Summon & Smart Summon

Autopilot has Summon, which is a feature that lets you summon your Tesla vehicle to your location.

Full-Self Driving’s Summon is like Autopilot, but with more advanced capabilities. Smart summons can call your Tesla to you even from the garage. It allows you to call it out of tight parking spaces as well.

Auto Driving

When it comes to driving automatically, both are quite capable. However, the Tesla Autopilot is only usable on the highway, and it can steer, accelerate, and brake. Sadly, that’s where its use really ends, and the FSD shines.

FSD can do all the above and it can drive on and off highway ramps. But that’s just the beginning because it can change lanes, indicate, and can also stop at stop signs or at road signs from road maintenance. As a driving function, there are few that can compete with the FSD from Tesla.

You should not use Tesla’s current Full Self-Driving suite in any other way than directed by your owner’s manual or Tesla Service Center.

History of Tesla Autopilot

They launched the first version of Tesla Autopilot in October 2015, followed by 7 major updates in the following years.

Tesla’s Autopilot system has been through many iterations since its inception. They built the first version of Tesla Autopilot alongside Mobileye, which helped enable automatic steering and lane changing on highways. It also included limited autonomous capabilities like self-parking and summoning the car.

In August 2016, Tesla introduced a new version of its self-driving platform with Hardware 2 (HW2) which was installed in all cars.

In 2017, Tesla rolled out another software update that included more complex driving features such as Autosteer, Auto Lane Change, and Summon Mode. They later on limited these features to Enhanced Autopilot customers only.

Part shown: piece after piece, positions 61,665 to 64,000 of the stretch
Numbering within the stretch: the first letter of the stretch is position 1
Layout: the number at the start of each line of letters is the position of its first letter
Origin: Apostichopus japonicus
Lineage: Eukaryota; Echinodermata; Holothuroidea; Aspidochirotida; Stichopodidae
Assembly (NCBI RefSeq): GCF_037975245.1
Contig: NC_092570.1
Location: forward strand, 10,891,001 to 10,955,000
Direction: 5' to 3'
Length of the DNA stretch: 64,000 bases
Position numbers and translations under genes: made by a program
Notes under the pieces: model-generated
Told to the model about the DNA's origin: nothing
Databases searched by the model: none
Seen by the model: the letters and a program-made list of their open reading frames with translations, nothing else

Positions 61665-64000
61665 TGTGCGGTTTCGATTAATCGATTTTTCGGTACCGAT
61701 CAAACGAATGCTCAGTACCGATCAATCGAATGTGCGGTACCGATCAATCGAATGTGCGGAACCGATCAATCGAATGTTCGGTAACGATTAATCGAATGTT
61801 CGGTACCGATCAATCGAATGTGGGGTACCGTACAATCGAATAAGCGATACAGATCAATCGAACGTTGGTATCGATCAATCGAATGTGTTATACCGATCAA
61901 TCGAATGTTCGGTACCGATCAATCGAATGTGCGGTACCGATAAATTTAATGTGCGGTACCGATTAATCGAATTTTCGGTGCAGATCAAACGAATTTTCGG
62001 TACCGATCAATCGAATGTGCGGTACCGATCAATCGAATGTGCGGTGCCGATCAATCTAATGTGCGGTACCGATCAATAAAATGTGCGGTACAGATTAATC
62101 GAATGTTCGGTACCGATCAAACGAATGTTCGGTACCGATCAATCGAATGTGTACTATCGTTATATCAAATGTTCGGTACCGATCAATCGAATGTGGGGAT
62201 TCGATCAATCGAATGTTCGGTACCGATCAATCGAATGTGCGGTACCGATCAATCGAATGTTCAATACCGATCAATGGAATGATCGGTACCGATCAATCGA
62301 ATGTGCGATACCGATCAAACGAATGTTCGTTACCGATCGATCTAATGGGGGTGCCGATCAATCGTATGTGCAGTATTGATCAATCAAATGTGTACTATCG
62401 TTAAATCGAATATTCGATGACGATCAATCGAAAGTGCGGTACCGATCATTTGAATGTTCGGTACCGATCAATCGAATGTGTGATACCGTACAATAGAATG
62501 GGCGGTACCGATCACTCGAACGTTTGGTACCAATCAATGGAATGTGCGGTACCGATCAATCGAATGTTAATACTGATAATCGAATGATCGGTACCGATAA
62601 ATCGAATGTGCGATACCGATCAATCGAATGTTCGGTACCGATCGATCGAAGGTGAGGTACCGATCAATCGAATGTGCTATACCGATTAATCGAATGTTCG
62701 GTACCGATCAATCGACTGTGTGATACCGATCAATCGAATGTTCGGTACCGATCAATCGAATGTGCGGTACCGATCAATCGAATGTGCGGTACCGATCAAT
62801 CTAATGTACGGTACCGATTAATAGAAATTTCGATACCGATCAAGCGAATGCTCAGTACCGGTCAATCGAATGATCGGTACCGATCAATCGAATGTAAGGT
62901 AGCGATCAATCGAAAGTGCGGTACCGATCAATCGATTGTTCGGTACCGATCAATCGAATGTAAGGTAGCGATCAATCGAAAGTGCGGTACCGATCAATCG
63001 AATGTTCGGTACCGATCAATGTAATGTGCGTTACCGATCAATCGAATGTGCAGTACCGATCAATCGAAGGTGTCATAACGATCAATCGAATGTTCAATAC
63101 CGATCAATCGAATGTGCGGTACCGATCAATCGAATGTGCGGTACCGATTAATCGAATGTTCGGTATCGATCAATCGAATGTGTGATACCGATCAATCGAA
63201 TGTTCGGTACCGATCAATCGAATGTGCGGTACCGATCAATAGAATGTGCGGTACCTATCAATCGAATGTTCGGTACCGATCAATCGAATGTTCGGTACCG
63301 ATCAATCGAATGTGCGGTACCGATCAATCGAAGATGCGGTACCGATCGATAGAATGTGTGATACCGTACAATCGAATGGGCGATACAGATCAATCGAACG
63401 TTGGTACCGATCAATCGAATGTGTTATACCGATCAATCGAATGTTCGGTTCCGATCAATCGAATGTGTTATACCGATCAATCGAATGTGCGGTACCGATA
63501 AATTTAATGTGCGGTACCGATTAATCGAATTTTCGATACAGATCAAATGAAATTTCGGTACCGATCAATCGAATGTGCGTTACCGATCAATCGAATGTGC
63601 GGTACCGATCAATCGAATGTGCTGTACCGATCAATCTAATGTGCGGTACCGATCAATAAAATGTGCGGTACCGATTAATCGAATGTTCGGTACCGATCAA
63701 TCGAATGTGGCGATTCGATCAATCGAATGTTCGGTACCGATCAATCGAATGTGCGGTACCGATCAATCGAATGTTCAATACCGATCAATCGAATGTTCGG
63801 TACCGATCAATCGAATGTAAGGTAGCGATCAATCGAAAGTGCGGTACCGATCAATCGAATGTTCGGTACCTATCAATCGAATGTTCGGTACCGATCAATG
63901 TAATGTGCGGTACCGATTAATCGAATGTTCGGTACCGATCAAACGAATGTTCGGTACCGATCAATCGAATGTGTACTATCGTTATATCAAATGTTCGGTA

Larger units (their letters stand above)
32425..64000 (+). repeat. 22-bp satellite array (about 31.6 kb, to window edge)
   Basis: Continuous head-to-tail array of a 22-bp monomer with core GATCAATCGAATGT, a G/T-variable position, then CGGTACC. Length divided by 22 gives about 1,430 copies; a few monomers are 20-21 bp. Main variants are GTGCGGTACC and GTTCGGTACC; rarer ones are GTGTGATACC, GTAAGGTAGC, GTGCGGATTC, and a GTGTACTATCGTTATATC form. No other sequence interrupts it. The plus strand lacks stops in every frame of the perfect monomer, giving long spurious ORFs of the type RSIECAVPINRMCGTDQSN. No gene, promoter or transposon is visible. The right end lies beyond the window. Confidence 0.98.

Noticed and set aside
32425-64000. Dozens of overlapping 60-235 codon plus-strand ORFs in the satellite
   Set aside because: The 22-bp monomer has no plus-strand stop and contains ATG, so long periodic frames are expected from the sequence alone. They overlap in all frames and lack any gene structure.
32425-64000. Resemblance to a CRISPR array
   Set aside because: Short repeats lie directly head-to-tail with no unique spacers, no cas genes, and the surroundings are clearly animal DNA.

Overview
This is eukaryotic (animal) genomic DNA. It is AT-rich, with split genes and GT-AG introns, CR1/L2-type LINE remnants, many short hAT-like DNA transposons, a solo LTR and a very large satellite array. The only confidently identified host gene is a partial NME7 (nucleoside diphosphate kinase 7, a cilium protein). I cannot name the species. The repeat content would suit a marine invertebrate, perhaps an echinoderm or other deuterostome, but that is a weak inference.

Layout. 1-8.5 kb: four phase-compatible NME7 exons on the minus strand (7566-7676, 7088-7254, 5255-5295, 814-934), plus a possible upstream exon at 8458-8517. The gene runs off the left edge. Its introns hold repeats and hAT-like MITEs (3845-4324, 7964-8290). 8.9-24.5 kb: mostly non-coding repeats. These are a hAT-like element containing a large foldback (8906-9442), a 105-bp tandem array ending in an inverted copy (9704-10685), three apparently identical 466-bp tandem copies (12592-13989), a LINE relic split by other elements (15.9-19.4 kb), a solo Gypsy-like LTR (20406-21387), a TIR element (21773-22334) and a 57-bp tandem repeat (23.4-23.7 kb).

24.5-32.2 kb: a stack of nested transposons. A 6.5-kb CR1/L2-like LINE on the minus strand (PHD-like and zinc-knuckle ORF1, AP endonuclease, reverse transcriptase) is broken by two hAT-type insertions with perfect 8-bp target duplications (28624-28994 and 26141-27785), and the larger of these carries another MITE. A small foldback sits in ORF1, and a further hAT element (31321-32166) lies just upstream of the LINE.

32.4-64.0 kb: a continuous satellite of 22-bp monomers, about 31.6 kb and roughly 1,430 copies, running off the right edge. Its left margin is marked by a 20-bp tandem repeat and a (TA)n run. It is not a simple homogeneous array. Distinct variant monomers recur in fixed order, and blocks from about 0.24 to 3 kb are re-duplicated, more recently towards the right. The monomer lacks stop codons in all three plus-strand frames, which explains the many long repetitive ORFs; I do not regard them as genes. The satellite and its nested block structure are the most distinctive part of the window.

Evolution of Full-Self Driving

FSD is an upgrade package to Autopilot offering other ADAS features. As of April 2022, there have been over 100,000 beta releases for customers to try.

FSD is only available in the United States although it may become available in other countries in the future.

Tesla Autopilot vs. Full Self-Driving (FSD): 12 Must-Know Facts

The must-know facts about Autopilot vs Full Self-Driving (FSD):

  • The first thing to understand is that FSD doesn’t replace or upgrade Autopilot but adds to it.
  • Autopilot is a driver assistance feature. It’s meant to make your drive easier and safer by taking over some of the tasks of driving, but it still requires you to pay attention at all times.
  • FSD is a fully autonomous driving feature. You can use it on its own or in conjunction with other features like Autosteer and Auto Lane Change, which means you’re basically able to drive hands-free. 
  • Tesla Autopilot is the name of a driver-assist system offered by Tesla. It’s available across all Tesla vehicles, from the Model S to the Model 3, as well as the long-awaited Model Y.
  • Autopilot was first introduced in 2015 with an update to the Model S software. Since then, it has been updated several times with new features such as Traffic-Aware Cruise Control (TACC), Autosteer, Auto Lane Change, and Auto Parking.
  • It’s important to note that the system is not meant to replace the driver entirely—it’s best used when you need your eyes on the road ahead.
  • The first vehicle to use autopilot was an oil tanker in 1920 called the J.A. Moffett.